I really think local governments are the key. States can do a lot to force local governments to act, but states themselves can only take limited steps. Since the local governments are also the ones often saddled with the costs of wildfire, that’s an easy match. This is a layer of government that is facing the costs now and is therefore incentivized to create solutions. They run up against problems like, “If we close the wildland-urban interface from building, we’ve just reduced our tax base. We’ve just reduced the availability of private property in our town.” And no local government wants to do that. So it’s not easy.

Insurance companies are also key to this story, and we’re starting to see some real action on that in the West. We’re starting to see home insurance companies require their policy holders in risk areas to complete defensible space work around their homes. We’re starting to see policies with disclosure requirements across the West, so that if you are moving there and don’t know you’re moving into a risk zone, there’s mandatory disclosure. Those will help. I think the combination of home insurance action and local government steps are likely the location of solutions.

[Note: Insurance companies have have also been canceling an increasing number of homeowner policies in California’s wildfire-prone areas, with more expensive, less comprehensive policies as the alternative.]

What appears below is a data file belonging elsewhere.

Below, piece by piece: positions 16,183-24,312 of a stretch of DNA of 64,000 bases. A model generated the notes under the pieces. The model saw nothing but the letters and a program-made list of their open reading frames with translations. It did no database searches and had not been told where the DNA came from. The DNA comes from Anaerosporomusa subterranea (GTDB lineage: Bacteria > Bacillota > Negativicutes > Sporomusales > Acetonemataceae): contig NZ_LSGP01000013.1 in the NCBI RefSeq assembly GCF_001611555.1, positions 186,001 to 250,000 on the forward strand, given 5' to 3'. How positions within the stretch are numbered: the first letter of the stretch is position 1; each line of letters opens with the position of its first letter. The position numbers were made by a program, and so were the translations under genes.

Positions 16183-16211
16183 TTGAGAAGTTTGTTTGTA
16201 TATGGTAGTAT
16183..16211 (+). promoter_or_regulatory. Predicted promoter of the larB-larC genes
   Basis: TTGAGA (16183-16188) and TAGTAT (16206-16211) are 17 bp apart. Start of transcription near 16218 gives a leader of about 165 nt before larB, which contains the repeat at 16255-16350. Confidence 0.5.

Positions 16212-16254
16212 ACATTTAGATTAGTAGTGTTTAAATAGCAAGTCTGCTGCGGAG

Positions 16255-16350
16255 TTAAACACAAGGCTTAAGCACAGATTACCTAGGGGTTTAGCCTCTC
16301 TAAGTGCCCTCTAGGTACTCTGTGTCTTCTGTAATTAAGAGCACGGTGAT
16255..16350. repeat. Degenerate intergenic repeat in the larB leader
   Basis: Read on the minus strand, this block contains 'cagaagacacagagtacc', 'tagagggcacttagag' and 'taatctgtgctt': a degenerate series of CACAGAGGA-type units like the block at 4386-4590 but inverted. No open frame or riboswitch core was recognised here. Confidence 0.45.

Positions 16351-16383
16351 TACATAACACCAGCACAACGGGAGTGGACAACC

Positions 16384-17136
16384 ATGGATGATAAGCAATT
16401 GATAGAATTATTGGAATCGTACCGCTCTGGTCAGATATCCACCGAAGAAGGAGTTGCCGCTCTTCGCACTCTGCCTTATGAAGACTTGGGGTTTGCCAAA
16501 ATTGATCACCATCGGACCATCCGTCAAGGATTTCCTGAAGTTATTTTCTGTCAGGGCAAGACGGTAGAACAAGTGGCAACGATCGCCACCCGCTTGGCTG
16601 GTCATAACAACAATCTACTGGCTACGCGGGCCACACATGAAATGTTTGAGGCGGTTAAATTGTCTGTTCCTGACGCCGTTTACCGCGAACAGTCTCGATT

After the devastating wine country fires a couple of years ago, that swept through dense urban areas in Santa Rosa, we saw residents go right back in and build in the same place. And the local politicians were very reluctant to say they couldn’t.

Well, I think that’s tricky. You’ve seen this for a long time across the West, which is part of why I’m a little distrustful of these risk maps. I think they lead to a false sense of safety for people whose homes are marked safe.

And, in fact, we know the fires are behaving in unprecedented ways so we can’t adequately predict the future. And we’re also seeing some really unexpected bottlenecks for progress. For example, one thing we kept coming up against in Colorado was homeowner associations that required certain building materials be used on their properties. Fire-resistant materials, for example, were forbidden in some of these homeowner associations.

For aesthetic reasons?

Exactly. So, they’re trying to create a style for all the homes in a community. And when those decisions were made decades ago, nobody was thinking about fire risk. We can do a lot with building materials, with requiring flame-resistant roof tiles for example, removing barriers to the adoption of those types of materials.

Local governments can do a lot to think about ways to get in and out of high-risk neighborhoods for emergency vehicles so that fires don’t become as catastrophic as we’ve seen and can be more easily tackled.

That was a huge factor in the Camp Fire, which leveled the entire city of Paradise in Butte County in 2018.

It’s a huge factor in many communities. Part of living up in the woods is that you live on these long, windy roads, and there’s only one road to get to you. So it’s also a transportation and road-network issue.

We have a lot of opportunities, I think, especially in the West since so much of it is not yet developed, to redefine the way we develop those areas, redefine the way we build in those areas, all within the framework of reducing risk from wildfire.